Ten-year Treasury bonds yield just 0.8%. An increase to, say, 2% would shoulder-check world markets. Volatility in US assets could prove particularly destabilizing – and hard for Powell’s Fed to paper over with new liquidity.

A key reason the Bank of Japan maintains debt market calm is that roughly 90% of government IOUs are held domestically. As such, Tokyo avoids capital flight risk.

The US has the opposite challenge: Tokyo and Beijing alone hold a collective $2.4 trillion of US debt.

A run on the dollar would dovetail with Xi’s long-term aspirations for the yuan to replace the dollar as reserve currency.

But such chaos heading into 2021 is the last thing the global economy needs as a pandemic savages growth and living standards. This mutually-assured-destruction dynamic explains why the fallout from a US downgrade would be exponentially greater than S&P’s action in 2011.

That episode made former Chinese Premier Wen Jiabao look like quite the seer. Two years earlier, in 2009, Wen issued a public plea to Washington to be a better steward of the more than $1 trillion of Treasury securities Beijing holds.

At the time, Wen said: “We have made a huge amount of loans to the United States. Of course, we are concerned about the safety of our assets. To be honest, I am a little bit worried.” He urged the US “to honor its words, stay a credible nation and ensure the safety of Chinese assets.”

The Trump era has given Xi’s government exponentially more reasons to worry about the safety of Chinese state money.

Though the explosion of Trump-era government debt preceded Covid-19, debt auction sizes since then have exceeded the direst predictions. US debt has since topped $27 trillion.

And now, with Trump going all-in on electoral chaos, Xi’s debt managers won’t be getting much sleep.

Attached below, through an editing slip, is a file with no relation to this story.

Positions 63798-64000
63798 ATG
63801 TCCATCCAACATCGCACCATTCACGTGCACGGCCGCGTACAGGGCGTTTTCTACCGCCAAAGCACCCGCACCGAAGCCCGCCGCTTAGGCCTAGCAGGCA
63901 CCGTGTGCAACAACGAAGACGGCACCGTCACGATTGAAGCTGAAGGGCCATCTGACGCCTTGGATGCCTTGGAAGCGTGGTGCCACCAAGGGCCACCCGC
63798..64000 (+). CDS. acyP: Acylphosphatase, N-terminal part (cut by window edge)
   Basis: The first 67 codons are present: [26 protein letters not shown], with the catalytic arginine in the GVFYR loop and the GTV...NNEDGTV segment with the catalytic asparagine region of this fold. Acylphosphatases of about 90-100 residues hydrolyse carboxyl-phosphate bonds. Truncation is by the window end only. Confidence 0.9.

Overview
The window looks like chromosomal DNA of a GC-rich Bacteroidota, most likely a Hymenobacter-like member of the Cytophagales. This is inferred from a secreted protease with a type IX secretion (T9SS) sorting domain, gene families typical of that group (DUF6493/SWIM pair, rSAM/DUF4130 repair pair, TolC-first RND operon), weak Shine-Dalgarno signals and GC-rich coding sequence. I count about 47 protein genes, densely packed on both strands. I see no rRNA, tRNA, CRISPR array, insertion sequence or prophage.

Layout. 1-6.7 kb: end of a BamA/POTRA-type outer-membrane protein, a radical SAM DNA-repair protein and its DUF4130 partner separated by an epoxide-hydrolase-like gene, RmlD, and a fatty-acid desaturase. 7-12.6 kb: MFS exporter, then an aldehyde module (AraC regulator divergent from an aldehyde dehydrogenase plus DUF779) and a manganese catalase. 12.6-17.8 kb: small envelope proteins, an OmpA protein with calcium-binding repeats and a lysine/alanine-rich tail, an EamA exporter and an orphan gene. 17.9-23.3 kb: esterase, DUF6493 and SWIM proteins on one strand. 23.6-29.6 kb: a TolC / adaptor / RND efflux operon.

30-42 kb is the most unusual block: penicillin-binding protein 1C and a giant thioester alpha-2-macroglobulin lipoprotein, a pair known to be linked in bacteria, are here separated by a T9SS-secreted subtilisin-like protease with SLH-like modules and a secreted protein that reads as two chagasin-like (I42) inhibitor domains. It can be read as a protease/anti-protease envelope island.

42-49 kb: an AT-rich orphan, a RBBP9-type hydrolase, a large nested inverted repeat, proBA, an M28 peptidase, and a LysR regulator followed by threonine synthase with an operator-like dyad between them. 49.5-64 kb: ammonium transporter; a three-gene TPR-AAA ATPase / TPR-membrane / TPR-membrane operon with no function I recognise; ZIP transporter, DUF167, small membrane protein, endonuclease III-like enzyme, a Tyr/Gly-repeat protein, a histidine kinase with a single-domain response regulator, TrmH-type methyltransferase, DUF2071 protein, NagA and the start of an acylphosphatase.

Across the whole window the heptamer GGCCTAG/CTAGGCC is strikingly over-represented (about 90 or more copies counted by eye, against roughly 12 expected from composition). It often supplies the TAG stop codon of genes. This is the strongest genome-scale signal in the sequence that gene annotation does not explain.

Trumpian plots, gamed

This scenario is not a “Black Swan” in the Nicholas Taleb sense. The idea of a contested election, notes analyst Ehsan Khoman, “is far from a tail risk” – ie when a low-probability event suddenly happens and shocks markets.

Political scientists have been gaming this out all year. In July, military historian Max Boot spelled out the MC Escher-like maze of possible ways a close electoral college win could generate legal challenges.

In a July Washington Post column plotting election scenarios, Boot sketched out one remarkably similar to where the US finds itself now. Though Biden is close to the 270 electoral college votes needed to win, there could be recounts and legal maneuvers that end in a narrow win of, say, Biden at 278 and Trump at 260.

That could result in any number of legal efforts to keep Trump in power. Generally, the governors of the 50 states simply certify election results. Team Trump points out that there’s scope for a state legislature to vote a different way.

One scenario to which Boot and others point dates back to the 1876 presidential election, when the popular vote was contested in three states. Congress stepped in, voted along partisan lines, and swung the presidency to Republican Rutherford Hayes, making Democrat Samuel Tilden a historical footnote – and a cautionary tale for 2020.

Few US leaders have enjoyed the blind loyalty Trump does from his attorney general, William Barr. After burying the 2019 Mueller report, it’s not hard to imagine Barr acting on Trump’s behalf to try to invalidate the election. Might Barr allege China intervened in the vote of left-wing activist Republicans call “Antifa,” or some other conspiracy theory? Trump, meantime, has three direct picks on the Supreme Court to do his bidding.

All this means markets hoping for clarity in Washington could be in for a long, stressful and financially turbulent Trumpian wait.